Smart cities: all hype or a platform for change?
About the guests
Dr Larissa Suzuki
Larissa Romualdo Suzuki is a passionate computer scientist, inventor, engineer, and entrepreneur. She is a Senior Product Manager for ORACLE Automatic Machine Learning Platform (AutoML) and holds a PhD in Computer Science from UCL, where she also continues her academic work as an Honorary Research Associate. She is the Chair of the Tech London Advocates Smart Cities, a Fellow of the Royal Society of Arts, Associate Fellow of the Higher Education Academy, a reviewer of the IEEE and Springer scientific journals, and judge and reviewer the Academy of Computer Machinery (ACM) Research Competition. Larissa has received honours and awards from Google, Intel, MIT, ACM, Microsoft Research, McKinsey & Co, EPSRC among others for her contributions to technology and international science.
- “A smart city can only be smart if the solutions that we put out there mirror the society we are building them for and address real problems for real people.”
- “The problem that we have today is infusing technology into older vintage cities like London. It’s really a difficult and very complicated problem – and we need to bring all stakeholders together to actually agree on a way forward. If energy suppliers, water providers, and transport providers don’t have the same understanding on how the city is growing, people are going to do X over here, Y over there, and Z elsewhere again.”
Andrew Comer has 40 years of experience in civil engineering consultancy work, embracing a wide range of disciplines and projects in many parts of the world. He has a long history of delivering efficient, sustainable, and attractive urban quarters in the Middle East, India, China, Russia, as well as Europe. In doing so, he has worked alongside some of the world’s leading architects and designers. From 2003, Andrew led the BuroHappold team providing the strategic engineering inputs of the London 2012 Olympic Park and Legacy Masterplan and Design together with the EDAW Consortium. This award-winning scheme contributes the catalyst for change for the East End of London, delivering not just a venue for the world’s greenest Olympic Games but a future-proofed, 246-hectare regeneration development platform from one of Europe’s most deprived and polluted sites.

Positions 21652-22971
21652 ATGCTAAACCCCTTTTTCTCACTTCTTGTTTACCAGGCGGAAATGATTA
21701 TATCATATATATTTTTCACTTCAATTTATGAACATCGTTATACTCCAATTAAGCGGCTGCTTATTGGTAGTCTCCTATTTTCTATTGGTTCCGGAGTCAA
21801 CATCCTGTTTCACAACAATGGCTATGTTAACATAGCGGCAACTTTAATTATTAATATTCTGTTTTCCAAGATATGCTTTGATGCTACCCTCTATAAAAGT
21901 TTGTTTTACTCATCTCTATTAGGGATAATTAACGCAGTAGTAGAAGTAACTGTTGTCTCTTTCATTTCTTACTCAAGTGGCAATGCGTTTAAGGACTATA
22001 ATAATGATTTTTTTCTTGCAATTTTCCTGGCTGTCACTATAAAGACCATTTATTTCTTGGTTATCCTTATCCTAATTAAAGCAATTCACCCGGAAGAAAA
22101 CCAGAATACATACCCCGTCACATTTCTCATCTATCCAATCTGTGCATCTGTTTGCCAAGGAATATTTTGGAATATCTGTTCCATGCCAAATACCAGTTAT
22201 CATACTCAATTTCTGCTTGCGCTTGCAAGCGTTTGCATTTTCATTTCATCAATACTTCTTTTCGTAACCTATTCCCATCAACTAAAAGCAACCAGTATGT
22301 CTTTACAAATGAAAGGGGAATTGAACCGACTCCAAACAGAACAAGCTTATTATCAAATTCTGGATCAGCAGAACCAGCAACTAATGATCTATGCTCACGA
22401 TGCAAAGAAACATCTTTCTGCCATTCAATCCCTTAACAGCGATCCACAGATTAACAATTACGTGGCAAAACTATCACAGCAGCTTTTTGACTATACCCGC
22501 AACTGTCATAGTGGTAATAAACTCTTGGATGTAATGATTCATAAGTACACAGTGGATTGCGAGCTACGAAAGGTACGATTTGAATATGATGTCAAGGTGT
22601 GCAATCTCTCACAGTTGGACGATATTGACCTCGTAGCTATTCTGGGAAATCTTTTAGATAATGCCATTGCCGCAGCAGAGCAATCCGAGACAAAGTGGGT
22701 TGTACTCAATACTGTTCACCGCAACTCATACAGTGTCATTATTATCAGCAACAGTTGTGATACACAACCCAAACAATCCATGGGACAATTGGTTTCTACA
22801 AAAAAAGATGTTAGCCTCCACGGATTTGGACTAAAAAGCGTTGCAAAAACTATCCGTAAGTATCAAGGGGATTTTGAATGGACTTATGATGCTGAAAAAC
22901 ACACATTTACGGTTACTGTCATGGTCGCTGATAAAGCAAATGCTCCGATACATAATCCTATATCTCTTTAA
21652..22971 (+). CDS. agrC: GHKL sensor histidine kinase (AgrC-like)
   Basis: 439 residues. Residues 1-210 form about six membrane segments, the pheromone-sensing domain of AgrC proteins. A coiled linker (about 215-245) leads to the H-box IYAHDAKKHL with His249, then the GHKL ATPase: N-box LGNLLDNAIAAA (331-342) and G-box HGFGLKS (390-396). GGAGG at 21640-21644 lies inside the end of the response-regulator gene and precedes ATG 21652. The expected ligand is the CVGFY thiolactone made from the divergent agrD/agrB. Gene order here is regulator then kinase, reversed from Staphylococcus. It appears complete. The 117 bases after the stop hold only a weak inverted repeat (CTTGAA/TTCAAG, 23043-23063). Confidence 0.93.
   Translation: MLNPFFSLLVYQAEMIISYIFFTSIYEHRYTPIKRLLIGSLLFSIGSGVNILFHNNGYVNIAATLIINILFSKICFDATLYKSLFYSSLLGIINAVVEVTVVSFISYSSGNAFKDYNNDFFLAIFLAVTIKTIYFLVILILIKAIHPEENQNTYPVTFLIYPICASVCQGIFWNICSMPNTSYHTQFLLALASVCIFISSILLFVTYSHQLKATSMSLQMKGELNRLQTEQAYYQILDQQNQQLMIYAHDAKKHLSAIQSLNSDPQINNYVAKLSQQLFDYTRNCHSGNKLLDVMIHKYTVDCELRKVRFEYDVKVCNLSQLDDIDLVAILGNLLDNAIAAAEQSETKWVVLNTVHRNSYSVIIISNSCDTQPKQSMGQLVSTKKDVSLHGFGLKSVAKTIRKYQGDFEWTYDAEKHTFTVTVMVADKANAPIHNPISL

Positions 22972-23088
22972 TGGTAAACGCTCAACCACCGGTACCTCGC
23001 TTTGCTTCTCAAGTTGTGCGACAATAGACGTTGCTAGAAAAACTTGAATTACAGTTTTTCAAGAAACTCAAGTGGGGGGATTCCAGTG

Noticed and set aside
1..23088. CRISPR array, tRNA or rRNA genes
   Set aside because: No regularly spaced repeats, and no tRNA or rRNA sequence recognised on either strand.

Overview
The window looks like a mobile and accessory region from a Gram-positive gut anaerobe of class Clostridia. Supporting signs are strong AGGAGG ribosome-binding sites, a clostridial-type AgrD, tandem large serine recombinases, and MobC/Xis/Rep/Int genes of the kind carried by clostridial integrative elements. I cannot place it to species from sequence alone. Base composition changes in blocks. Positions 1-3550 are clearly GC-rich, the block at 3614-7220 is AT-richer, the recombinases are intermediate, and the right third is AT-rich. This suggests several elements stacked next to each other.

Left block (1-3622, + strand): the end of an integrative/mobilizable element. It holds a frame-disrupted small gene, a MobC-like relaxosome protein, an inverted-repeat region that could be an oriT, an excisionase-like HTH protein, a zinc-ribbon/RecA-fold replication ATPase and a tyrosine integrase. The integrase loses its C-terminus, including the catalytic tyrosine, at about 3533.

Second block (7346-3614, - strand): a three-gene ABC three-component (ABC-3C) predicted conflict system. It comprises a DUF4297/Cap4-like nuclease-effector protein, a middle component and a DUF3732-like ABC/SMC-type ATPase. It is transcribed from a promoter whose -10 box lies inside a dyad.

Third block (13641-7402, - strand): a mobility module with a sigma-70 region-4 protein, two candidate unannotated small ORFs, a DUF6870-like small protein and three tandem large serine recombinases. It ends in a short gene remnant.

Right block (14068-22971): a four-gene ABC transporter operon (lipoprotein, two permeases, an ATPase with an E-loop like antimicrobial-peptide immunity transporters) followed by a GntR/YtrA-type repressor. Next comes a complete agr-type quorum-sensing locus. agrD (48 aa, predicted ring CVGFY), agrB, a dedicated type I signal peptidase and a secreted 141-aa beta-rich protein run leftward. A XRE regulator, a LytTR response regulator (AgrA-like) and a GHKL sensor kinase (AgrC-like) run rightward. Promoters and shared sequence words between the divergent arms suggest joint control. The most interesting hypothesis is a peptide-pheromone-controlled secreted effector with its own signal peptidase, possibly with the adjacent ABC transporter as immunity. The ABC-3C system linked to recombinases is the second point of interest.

- “From a personal perspective I think it was the double win was that the games were hugely successful and – by and large – went off without a hitch, and secondly that it created a development platform that’s been built upon and is now proving such a popular and valuable asset.”
- “We have serious challenges globally with urbanization and resource depletion creating climate change and social unrest, it is one of the inevitable consequences if we’re not careful. Engineers have historically taken the advances that have been made in science and technology and applied them where they’ve been beneficial for the improvement of society for mankind.”